On April 15, 2017, Egyptian authorities announced that President Abdel Fattah al-Sisi had been ousted and replaced by General Abdel Fadlallah al-Assar, a former Egyptian general who served under Mubarak as the country’s military ruler.
In the days after the announcement, Egyptian journalists and social media users flooded the country with news of the ouster.
In a series of tweets and videos, activists posted photos and videos of their own, claiming to be eyewitnesses of the coup attempt, and posted messages from Egyptian soldiers, soldiers of the state, and military officers.
The “crowd” of alleged coup plotters, many of whom were detained in Cairo, posted on Twitter and Instagram, claiming they had been arrested and tortured.
The hashtag #EgyptSissiCoup, which was created in the days following the coup, quickly gained traction among the internet’s most prominent voices.
By late April, the hashtag was trending worldwide, and a hashtag, #EgyptCoupThreat, was used to call for the overthrow of President Sisi.
At the time of writing, there are no publicly available videos and no verified accounts claiming to have witnessed the coup.
This article examines some of the claims and videos circulating on social media and in Egypt, focusing on the alleged coup attempt and its aftermath.
A Coup Plot?
An Egyptian military general is reported to have been detained and tortured in Cairo on April 15th, 2017.
Egyptian journalist and social activist, Ali Khadem, who has since fled the country, published an account of what happened in a series called “Munir al-Ahmed,” or “The Tale of the Coup.”
On May 9, Khadem told Al Jazeera that he was at a cafe near Tahrir Square with his family when they heard the news.
“I heard shouting, and then I saw the general, the general who was detained by the army, being beaten and dragged by the side of the road,” Khadem said.
“He was on his knees.
He had his arms behind his back, he was on a bed, and his legs were tied up.”
Khadem later went to a hospital and told his family that he had seen “a general being dragged in a ditch by the legs.”
The next day, Khaden uploaded footage of himself and his family at a public event where he had been invited to speak about the coup and the protests that followed.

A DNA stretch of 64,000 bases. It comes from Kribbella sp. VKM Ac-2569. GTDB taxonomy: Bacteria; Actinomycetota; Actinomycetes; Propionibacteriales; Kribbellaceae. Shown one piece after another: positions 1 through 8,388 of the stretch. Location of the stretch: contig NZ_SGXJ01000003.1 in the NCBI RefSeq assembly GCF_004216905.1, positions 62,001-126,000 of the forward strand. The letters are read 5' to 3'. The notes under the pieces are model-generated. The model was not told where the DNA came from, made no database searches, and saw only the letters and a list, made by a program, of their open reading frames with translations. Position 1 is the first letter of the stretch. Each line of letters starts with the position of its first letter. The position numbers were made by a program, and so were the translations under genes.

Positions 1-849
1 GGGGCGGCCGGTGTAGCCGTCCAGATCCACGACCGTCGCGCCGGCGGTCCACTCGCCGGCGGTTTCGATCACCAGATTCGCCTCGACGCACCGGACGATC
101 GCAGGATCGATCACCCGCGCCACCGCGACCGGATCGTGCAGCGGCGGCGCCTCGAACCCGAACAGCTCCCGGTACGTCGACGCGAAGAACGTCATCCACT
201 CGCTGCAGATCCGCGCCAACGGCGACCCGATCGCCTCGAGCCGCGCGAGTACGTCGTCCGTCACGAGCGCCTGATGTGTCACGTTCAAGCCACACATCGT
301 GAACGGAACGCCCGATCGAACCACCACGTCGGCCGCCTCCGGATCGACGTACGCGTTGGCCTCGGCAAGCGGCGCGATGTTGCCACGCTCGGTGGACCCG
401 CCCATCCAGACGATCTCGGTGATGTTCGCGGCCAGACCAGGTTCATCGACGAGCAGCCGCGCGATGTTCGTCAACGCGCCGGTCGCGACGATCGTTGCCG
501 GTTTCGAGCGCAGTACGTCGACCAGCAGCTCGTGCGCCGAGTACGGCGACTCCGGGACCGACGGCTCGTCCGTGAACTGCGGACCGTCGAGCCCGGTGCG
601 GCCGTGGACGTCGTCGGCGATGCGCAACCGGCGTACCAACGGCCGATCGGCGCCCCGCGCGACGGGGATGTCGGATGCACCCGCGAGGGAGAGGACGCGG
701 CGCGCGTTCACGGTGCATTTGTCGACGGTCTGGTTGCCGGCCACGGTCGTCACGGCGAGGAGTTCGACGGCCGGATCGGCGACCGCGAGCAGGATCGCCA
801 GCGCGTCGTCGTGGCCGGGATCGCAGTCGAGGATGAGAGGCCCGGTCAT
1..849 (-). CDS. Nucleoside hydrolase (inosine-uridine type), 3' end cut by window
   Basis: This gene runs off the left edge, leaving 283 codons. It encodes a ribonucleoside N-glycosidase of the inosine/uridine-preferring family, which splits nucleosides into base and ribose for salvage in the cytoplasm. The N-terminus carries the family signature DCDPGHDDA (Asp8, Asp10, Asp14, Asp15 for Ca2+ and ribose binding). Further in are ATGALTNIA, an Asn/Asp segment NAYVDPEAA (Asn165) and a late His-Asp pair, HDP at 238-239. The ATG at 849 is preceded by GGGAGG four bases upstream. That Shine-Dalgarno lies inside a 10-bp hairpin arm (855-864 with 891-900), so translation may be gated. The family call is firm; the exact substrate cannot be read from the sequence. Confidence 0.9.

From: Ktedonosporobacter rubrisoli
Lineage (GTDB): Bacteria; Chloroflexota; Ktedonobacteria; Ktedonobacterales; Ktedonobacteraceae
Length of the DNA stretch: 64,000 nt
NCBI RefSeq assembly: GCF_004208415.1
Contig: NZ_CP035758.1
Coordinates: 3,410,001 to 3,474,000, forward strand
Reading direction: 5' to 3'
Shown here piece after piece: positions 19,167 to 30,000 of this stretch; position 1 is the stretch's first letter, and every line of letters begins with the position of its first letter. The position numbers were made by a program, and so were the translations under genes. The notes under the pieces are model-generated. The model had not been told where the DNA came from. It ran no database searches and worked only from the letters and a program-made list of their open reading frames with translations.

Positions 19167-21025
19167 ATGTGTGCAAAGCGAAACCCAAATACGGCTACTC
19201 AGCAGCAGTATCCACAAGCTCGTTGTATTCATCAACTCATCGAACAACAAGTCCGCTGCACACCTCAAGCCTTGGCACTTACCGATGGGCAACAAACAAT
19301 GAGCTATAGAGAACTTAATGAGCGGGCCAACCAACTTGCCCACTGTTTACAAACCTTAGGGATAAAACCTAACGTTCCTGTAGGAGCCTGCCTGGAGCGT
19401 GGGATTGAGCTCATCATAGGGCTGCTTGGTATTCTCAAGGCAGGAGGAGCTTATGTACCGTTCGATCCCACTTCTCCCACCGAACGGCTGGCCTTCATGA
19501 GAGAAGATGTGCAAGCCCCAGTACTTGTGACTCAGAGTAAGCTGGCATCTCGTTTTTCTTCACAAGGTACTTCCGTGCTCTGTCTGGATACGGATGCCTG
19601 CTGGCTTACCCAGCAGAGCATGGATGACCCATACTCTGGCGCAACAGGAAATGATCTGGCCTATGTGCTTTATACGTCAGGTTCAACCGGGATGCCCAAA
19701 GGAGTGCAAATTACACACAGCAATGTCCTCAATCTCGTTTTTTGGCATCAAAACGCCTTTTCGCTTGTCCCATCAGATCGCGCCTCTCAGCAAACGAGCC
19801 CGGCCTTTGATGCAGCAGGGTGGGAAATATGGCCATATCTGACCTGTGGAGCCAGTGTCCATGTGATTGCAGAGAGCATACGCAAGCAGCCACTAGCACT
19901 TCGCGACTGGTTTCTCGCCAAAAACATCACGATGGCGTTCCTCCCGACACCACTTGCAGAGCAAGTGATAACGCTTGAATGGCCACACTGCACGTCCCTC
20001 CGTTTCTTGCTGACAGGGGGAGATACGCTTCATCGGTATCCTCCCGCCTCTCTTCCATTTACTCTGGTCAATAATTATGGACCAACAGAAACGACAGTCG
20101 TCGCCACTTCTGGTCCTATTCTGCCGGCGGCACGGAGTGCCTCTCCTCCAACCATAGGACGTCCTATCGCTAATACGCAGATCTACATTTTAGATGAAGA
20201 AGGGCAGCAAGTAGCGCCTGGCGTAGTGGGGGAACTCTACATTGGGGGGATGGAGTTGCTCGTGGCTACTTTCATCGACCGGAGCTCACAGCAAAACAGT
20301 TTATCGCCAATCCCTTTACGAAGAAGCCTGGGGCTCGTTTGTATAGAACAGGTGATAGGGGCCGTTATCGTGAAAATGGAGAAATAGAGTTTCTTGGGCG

The footage, uploaded on YouTube, was shared on social networks by activists who claimed to be participants in the demonstration, and Khadem was later featured in a television documentary that aired on Egyptian state television on April 12, 2017 (see below).
Khadem went on to explain that the military had been ordered to arrest him and other “citizen journalists” who had witnessed the demonstration.
Khadem and his fellow activists were detained and beaten, he claimed, with the soldiers telling them that they had “nothing to do with it.”
The following day, the state-run Al Jazeera television channel broadcast a documentary titled “A Coup to Save Egypt,” which detailed the purported coup plot against President Sissi.
In one scene, Khadem said that he and the other protesters were arrested while trying to leave Tahrir, and he was subsequently taken to a prison where he was tortured.
“When I was being beaten by the security forces, they said they would shoot me if I screamed or protested,” Khademy said.
According to Al Jazeera, “Mounir al Akhmed” was detained for “a few days,” and then released.
“The next day [April 13], I was in a hospital with an injury to my head.
My legs were still tied up,” he told Al-Jazeera.
Khadadem and the others who participated in the demonstrations were “forced to kneel on the ground,” he said.
Khaden also alleged that he, and other activists, were “drowned” while in custody.
“They started to drown me,” Khaden told Al Arabiya English.
“And when I tried to run away, they told me that I would never be able to get out.”
Khaden later posted an image of himself with what appears to be an arrowhead lodged in his head, with a caption saying, “They kept me in the prison for five days.”
The caption was later deleted.
“Mouzia and Khademe’s Stories” A video uploaded on March 11, 2017 on social network Instagram, purported to be the story of a woman who claimed she was kidnapped and tortured by the military.
The woman, identified only as “Moussa,” was filmed and filmed being held in a prison by the Egyptian military, her face obscured by a mask.
In an interview with Al Jazeera English, the woman said she was taken to an unknown location and tortured, with her arms tied behind her back, and she was beaten repeatedly.
According a video posted on YouTube on March